Tuesday, December 13, 2005

Frosty Morning

Cold and clear; thermometer read zero degrees when I set seeds out for the birds first thing this morning. The gray squirrels were up on the railing eating before I could even get back inside the door. Their coats are elegantly fluffed as though they had just come out of fur storage and were freshly brushed and cleaned, just the thing to wear to keep out the cold. The squirrel reaches out to pick-up a sunflower seed between his teeth and then transfers the seed to his paws. Peeling away the hull, he nibbles the seed and looks at me, assuming the pose that is so loved by artists and photographers, saying, “am I not cute?”. Stretching out for another seed, the process begins again, devouring a seemingly endless procession of seeds until dusk begins to fall.

Watching the light in the yard, I was itching to get out and take some more photos. I especially wanted to go back along Plank Road to see if I could find some eagles close enough to snap a picture. We bundled up and I thought to myself, “it really isn’t so very cold in our warm down jackets. This will be a great trip and I will get some wonderful photos in the brilliant winter light. The roads have been plowed and most of them are clear and dry so it was easy going until we reached Rio Dam. As we began taking our pictures, the wind danced circles around us nipping our noses, ears and fingers. The lake sparkles, the ice reflecting the sun’s rays as well as the darker colors of the hillsides. My down jacket no longer feels warm. The cold seeps through my leather gloves. I am eager to get back into the sheltered warmth of the car.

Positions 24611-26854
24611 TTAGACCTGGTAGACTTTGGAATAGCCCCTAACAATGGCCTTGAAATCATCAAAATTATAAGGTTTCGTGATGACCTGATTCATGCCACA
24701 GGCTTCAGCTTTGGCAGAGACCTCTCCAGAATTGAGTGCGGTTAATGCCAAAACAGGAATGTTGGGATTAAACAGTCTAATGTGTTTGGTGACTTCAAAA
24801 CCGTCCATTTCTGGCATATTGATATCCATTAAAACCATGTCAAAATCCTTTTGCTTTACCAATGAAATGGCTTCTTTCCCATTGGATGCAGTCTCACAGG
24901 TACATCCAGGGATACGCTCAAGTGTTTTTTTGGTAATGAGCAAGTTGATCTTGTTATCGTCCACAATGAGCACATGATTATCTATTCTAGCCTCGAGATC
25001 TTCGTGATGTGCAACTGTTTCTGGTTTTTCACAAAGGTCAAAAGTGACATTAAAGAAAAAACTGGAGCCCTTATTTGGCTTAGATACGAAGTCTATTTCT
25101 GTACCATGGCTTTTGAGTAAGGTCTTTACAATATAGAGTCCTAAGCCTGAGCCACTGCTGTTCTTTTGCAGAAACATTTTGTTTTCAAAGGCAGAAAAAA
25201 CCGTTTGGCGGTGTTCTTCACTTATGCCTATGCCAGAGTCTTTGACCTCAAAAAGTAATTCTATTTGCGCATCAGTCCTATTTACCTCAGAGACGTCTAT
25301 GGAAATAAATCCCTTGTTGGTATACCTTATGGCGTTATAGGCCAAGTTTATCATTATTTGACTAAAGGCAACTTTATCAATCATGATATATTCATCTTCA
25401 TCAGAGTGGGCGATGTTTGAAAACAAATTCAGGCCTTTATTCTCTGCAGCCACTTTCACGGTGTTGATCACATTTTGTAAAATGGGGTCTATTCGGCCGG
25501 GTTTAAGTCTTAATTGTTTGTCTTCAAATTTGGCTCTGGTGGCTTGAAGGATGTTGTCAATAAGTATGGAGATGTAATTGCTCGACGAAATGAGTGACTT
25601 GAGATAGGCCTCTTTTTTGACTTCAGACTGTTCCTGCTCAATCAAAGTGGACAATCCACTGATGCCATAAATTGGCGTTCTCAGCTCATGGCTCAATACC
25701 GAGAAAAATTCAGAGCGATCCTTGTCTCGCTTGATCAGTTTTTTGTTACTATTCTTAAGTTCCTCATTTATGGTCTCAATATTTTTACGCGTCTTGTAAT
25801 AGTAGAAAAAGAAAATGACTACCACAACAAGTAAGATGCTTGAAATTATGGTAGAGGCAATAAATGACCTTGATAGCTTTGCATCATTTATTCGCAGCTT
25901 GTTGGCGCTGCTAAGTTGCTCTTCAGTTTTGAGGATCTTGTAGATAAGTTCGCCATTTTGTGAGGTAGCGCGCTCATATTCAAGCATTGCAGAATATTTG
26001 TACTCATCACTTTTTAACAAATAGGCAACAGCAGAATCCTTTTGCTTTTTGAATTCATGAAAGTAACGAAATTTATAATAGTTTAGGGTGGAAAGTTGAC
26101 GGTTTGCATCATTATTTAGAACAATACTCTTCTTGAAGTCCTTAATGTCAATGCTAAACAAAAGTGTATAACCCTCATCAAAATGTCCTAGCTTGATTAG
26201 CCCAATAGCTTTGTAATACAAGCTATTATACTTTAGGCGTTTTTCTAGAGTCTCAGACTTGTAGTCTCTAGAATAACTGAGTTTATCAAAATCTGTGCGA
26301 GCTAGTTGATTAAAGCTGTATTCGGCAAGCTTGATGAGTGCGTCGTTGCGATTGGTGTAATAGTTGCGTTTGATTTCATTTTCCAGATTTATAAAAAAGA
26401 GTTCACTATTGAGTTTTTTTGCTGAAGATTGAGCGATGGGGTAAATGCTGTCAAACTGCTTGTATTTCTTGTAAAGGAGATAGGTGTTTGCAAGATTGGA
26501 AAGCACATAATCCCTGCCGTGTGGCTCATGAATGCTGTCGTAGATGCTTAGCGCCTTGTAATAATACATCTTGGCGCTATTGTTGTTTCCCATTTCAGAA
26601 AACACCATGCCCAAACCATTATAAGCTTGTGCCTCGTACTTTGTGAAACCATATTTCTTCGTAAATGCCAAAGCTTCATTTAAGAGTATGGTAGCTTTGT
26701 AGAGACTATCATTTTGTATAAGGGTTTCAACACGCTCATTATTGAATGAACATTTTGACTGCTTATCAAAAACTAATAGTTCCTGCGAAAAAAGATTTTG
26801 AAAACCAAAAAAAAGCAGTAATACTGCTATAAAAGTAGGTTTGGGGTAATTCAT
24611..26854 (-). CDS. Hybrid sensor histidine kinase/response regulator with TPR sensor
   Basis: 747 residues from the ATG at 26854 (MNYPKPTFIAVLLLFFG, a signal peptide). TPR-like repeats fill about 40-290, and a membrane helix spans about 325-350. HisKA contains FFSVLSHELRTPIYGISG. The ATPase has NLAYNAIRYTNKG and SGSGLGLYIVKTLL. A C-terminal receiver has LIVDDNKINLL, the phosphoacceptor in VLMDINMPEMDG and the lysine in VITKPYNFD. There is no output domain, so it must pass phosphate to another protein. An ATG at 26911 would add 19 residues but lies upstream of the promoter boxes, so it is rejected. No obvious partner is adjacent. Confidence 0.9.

The ice-laden wind brings the fresh smell of pine and of wood smoke blowing up river from a cabin tucked under the evergreens. I have frequently admired that cabin as we pass but today I would rather have a cottage in a clearing where I can treasure and soak up every warm ray from the sun. We search the trees along the riverbank for eagles. The many small white clumps of snow still clinging to the hemlocks and pines get our full attention but not a bald eagle to be seen Chickadees call to us from a berry thicket; two male cardinals, “chipping” steadily from their retreat among hemlocks near the river display a splash of crimson against the snow laden dark green trees. Their calls blend with the winds, the icy clatter of water cascading over stones and the cheerful murmur from the calmer currents of the river to bring us a winter symphony.

To the north, up-river from the viewing station, we finally spot our eagles for the day. One magnificent mature Bald Eagle soaking up the sun and in tall snags further up the river, one snag for each, perch two immature eagles.

We finish our loop returning to the house. How wonderful and warm it feels!

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